Bat Applicants at Blackburne House Cafe – Quiet Compere Liverpool Review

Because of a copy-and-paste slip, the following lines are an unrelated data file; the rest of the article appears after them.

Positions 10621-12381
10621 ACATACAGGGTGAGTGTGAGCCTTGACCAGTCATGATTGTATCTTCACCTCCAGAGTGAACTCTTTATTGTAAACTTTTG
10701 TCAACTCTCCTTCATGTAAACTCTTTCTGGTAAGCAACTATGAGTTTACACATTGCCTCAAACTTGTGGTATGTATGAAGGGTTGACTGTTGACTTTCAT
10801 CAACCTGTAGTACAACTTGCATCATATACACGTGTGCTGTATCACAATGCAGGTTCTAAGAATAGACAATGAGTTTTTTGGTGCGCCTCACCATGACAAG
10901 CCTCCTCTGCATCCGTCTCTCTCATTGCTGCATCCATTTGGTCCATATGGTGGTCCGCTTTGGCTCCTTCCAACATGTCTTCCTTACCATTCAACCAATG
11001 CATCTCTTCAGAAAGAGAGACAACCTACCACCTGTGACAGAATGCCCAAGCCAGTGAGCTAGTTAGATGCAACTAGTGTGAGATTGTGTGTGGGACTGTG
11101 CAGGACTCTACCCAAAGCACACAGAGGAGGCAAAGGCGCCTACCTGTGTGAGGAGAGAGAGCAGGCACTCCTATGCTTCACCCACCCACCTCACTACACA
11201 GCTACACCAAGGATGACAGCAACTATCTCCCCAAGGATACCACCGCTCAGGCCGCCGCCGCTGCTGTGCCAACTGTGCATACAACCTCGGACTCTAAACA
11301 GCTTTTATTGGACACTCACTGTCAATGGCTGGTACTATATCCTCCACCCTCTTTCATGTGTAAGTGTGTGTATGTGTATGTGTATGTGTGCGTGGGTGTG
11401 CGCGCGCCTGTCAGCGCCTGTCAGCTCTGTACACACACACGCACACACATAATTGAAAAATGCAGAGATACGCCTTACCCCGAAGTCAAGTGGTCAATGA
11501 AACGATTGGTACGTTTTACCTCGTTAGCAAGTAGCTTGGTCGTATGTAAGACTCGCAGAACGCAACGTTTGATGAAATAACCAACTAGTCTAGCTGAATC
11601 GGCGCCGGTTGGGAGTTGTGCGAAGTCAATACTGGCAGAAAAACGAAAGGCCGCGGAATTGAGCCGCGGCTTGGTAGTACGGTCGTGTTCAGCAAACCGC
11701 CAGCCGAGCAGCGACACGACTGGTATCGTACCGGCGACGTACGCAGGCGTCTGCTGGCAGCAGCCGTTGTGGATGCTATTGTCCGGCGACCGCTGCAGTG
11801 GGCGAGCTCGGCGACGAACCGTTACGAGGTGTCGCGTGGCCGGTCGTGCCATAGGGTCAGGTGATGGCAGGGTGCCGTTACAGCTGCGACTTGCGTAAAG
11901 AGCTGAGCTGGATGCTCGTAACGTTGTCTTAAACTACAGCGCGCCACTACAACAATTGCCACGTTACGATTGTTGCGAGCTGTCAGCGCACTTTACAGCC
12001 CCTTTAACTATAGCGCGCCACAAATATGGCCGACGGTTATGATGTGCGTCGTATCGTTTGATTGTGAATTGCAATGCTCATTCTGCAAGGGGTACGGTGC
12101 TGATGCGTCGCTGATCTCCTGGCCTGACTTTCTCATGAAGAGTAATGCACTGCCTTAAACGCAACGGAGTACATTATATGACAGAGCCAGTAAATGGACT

Bat Applicants at Blackburne House Cafe Bat applicants. Bat Applicants. Bat Applicants. Bat Applicants. Go on. Say it out loud. You know you want to! This is the phrase I came away with from last Friday’s Quiet Compere gig at Blackburne House. This was in Cath Nichols set and I love her for the fact she makes me smile every time I repeat it to myself and even after a week there are no signs of these four syllables losing this magic. First half: Helen Tookey: “We took what was ugliest and made it ours.” Loved her landscapes and medical terminology. Helen’s book Missel-child is out now: Katie McCloskey: armed her child with ” a cardboard shield and a fake sword.” and told us about “cafes where they learned to swallow air.” No link. AndrewMcMillan: is memorable for heart-breaking lines: “back across the border the man I love is curled to someone else” and “dressed like kids who have forgotten their games kits. Crying in the toilets.” Jane Aspinall: read an affair series and birds swooped through this and the lines “the safest place to hide a thing is with others of its kind” and ” how they feel for each other when trying not to fall”. Also loved the Tambourine one with the volume theme. David Bateman: His brief footage of the stars poem began sounding plausible and slowly built to become more difficult to suspend disbelief. I also loved the “Word Wizard” and the idea of making a stutter a luxury item. In the interval I quietly wandered and overheard several conversations between poets who had not seen each other for years and were delighted to be back together. As well as being a platform for me to meet poets in other cities I feel the fact I am viewing the scene from a distance and trying to include people from both performance and page arenas and from different groups is bringing a different line-up than usually found in these cities. I think this will hopefully have the effect of strengthening the link between poets and introduce poets to other poets they may not have encountered at their regular meetings at poetry nights or workshops. Second Half: Stephen O’Shaughnessy: was surprisingly confident for his first ever performance. I loved the detail in his “Contents of a bed-sit” poem and the factory sounds. Linsdey Holland: lovely sounds “our muscles taut with walk and work.” “The anonymous smell of forgotten crevices.”. So jealous that Lindsey is Chester Zoo Poet in Residence. Mandy Coe: another line that is joyful to repeat: “smell a yellow pencil and tell you the last thing it wrote.” and “The blanket I wrapped you in” poem was moving. ­Cath Nichols: Treated us to an all new set. I loved the Eeyore poem, the bat applicants and world-view widening poems from her trans series. Colin Watts: Hospital as a child poem searching for the familiar “stitches were Connermara cotton.” I felt his sadness at: “Taking down the tree-house.” and “the half an hour with a lump-hammer.”   That Accent Dad was a Man U fan down to the tomato soup he had to eat on game day. Most children grew up with a background sound of blackbirds and watering cans. There was laughter and giddiness, wrestling and paddling pools, but always with a radio commentary and the occasional shushing from the sun lounger. The sound of the pools being read out is home. Dad taught us the Scouse accent was other, the enemy. Until I was twenty-three I believed this. Then, I met Gary from Skem on summer school in Keele. He whispered the right words into my lonely ears. We shared our dreams, our histories for one night (his included a fiancé back at home), but for one night we kissed and slept beside each other, fully-dressed. In that night, I developed a love for the Merseyside accent, by osmosis, it represented a daring, a  small rebellion, a balm, a stepping away from all that was safe and home. It was an attractive alternative to nasal Manchester tones. My Dad has a tattoo “Born in Ancoats, 1953” and he used to own a harsh Ardwick accent. Until my Mum with her slight Brummie undertone, despite the elocution lessons, took it and softened it, tamed it and made it fit into suburban Stockport. I remember when he called his parents. To an eight-year old the reversion to broad East Manc. was total and beguiling. Things I learnt from Liverpool gig When there isn’t a mic make sure my Quiet intros are loud enough. Not to panic about only having sold 5 tickets in advance until the day, because there will be a sufficient walk-up audience. That rhyming poems are often missed by some poets and to take a couple of my rhyming poems along if the evening is almost purely free verse to change the pace and rhythm.

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